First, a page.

Remember those shows on TV during the sixties? Remember how they projected a few years into the future and how they depicted the newly independent african nations as becoming just like the west?…….. BWAH HA HA HA HA GHA HA HA HA HA !!!!!!!!

    • IstvanIN

      they depicted the newly independent african nations as becoming just like the west? West Camden.

  • FozzieT

    “In some cases the rich are thought to enslave the souls of others, and profit from their work while they sleep.”

    Sounds suspiciously like the beliefs of a certain subset of White Nationalists.

  • SpawnTaviousBlackness

    Creatures that do not have the intelligence to understand the world believe in magic.

  • SpawnTaviousBlackness

    “Anti-balaka fighters initiate one another in rituals to immunize themselves against the effects of both weapons.”
    Some wear life vests just in case the rituals were not enough!

  • SpawnTaviousBlackness

    “This nation is flirting with genocide.”….. wow, they are teasing us.

  • OhWow

    How can this be true?! I mean, blacks used to be kings and queens. They taught us puny whites everything we knew! It’s amazing how a race of people magically do a 180 when whites show up. Blacks are leaders in science!

  • DonReynolds

    Do they have room for more female inmates (witches) in their prisons? We have plenty of those in the USA too…..we just spell it differently……but I am sure it means the same thing.

  • Which is more strange, these beliefs and practices, or that the open-borders overlords of all Western nations are importing this stuff into the West as fast as they can? Of course, rather than running around with torches and machetes accusing someone of being a witch because they have enough money to buy a motorbike or build a house on top of an actual foundation, our idea of a witch is the beautiful blond Elizabeth Montgomery doing too many good deeds. Once again showing how evil we all are.

  • italian guy

    It’s incredible how much blacks are cruel to other blacks, i wonder how many of them there would be alive today without Western intervention.

  • “C.A.R. is splitting in two.”
    –Original article.

    How is this a bad thing? Currently a million people are internally displaced, and will soon be demanding to come to the developed West as refugees. Partition and forced population exchange makes a lot more sense than flooding our own countries with these violent dimwits.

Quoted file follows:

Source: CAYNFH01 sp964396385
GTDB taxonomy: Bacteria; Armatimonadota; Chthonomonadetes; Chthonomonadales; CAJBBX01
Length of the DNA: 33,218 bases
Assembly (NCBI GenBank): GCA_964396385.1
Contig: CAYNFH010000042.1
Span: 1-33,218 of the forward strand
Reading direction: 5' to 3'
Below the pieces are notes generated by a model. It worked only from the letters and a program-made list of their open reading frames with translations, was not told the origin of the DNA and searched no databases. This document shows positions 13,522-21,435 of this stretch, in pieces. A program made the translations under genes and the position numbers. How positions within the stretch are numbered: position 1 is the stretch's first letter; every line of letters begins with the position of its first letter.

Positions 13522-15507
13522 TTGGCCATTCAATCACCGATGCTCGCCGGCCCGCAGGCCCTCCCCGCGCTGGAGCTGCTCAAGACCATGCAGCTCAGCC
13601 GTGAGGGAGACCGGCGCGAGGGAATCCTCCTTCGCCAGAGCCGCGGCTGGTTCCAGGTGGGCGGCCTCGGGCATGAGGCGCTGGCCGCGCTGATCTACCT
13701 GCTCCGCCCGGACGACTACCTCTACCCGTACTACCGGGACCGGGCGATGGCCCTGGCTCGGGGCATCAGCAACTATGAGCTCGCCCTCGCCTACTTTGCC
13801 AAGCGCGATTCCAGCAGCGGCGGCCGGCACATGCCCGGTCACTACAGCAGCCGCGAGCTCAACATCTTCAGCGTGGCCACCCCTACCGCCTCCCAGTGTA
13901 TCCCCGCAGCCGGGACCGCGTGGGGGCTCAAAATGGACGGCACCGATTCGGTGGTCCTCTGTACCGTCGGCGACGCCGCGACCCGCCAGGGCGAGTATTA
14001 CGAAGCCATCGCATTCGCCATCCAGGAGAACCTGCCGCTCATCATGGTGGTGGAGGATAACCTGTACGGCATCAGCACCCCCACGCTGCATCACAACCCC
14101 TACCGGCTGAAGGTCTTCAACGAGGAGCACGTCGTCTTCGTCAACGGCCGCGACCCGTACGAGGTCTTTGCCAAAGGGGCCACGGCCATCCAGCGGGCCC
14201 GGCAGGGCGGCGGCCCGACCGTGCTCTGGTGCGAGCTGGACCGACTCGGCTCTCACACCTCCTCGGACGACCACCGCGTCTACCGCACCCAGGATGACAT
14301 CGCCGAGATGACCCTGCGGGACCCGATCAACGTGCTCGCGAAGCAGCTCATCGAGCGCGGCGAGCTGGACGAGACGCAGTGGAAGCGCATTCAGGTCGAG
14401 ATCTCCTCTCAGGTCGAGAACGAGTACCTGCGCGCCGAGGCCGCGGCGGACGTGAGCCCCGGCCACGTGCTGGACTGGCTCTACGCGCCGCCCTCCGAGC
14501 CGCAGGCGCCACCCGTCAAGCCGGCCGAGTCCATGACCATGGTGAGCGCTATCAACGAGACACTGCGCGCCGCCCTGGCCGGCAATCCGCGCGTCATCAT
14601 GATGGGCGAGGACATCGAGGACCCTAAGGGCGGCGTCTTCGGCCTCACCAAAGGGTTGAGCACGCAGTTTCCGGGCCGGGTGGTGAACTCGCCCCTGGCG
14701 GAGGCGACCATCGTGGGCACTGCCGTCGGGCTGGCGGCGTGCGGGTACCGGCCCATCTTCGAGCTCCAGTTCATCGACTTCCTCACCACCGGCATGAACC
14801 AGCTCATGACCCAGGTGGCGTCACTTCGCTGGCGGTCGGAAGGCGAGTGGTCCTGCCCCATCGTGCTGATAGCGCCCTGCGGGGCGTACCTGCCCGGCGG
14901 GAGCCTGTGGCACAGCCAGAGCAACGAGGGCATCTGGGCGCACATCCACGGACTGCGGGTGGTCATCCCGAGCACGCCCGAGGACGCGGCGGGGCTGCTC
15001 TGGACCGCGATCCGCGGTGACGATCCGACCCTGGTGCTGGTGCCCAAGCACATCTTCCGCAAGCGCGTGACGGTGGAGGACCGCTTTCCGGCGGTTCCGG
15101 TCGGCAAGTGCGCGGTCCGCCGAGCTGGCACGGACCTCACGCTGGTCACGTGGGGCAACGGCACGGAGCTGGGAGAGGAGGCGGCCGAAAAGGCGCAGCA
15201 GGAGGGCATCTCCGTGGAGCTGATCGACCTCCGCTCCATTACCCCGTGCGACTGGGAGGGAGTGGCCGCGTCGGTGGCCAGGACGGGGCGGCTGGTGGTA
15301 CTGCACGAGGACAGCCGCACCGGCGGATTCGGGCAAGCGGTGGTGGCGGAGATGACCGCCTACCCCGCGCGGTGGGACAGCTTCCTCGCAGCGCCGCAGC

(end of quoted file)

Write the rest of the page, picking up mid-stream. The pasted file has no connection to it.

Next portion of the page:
• Einsatzgrenadier

      The European colonial administrators should have carved up Africa along tribal lines, at least immediately before the decolonization. If the potential for internecine conflict had been minimized by respecting tribal boundaries, we wouldn’t have to put up with so many of these dangerous, low IQ savages mass immigrating to our homelands.

      • David Ashton

        Well, “grand apartheid” tried to do this in South and South-West Africa.

      • Yugoslavia sorted itself out the same way in the 1990s, and Bulgaria, Greece and Turkey did likewise from the years before World War One into the 1920s. Secession movements have not generally been successful in Africa: the Biafra War in Nigeria is a great example, but the more recent case of the South Sudan’s independence (though they are now fighting each other) as well as the likely fracture of both Nigeria and the Central African Republic along religious lines offers some grounds for optimism.

  • LACountyRedneck

    “..60 percent of female prisoners were sent to jail for witchcraft.” Black Americans believe Donald Sterling is a witch, along with few mainstream Wegroes.

  • Brian

    “Witchcraft is real,” the country’s interim president, Catherine
    Samba-Panza, assured me during an interview at her home in Bangui in
    late March.
    Ms. Samba-Panza, a lawyer, said she knew as much because sorcery “is against the law, and the courts try people for it.”
    ===
    So witchcraft exists in those benighted countries where it’s illegal, and presumably vanishes when the laws are abolished. It seems there is a simple solution to the witchcraft problem…

    I don’t think I’ll be hiring this broad as my lawyer anytime soon.

  • David Ashton

    In Britain white women are the main demanders. And there is a left-inspired cult of childlessness among educated women, led by The Observer. The left here is against the throw-away consumer society, except for helpless and innocent and healthy white babies. The communist hammer in the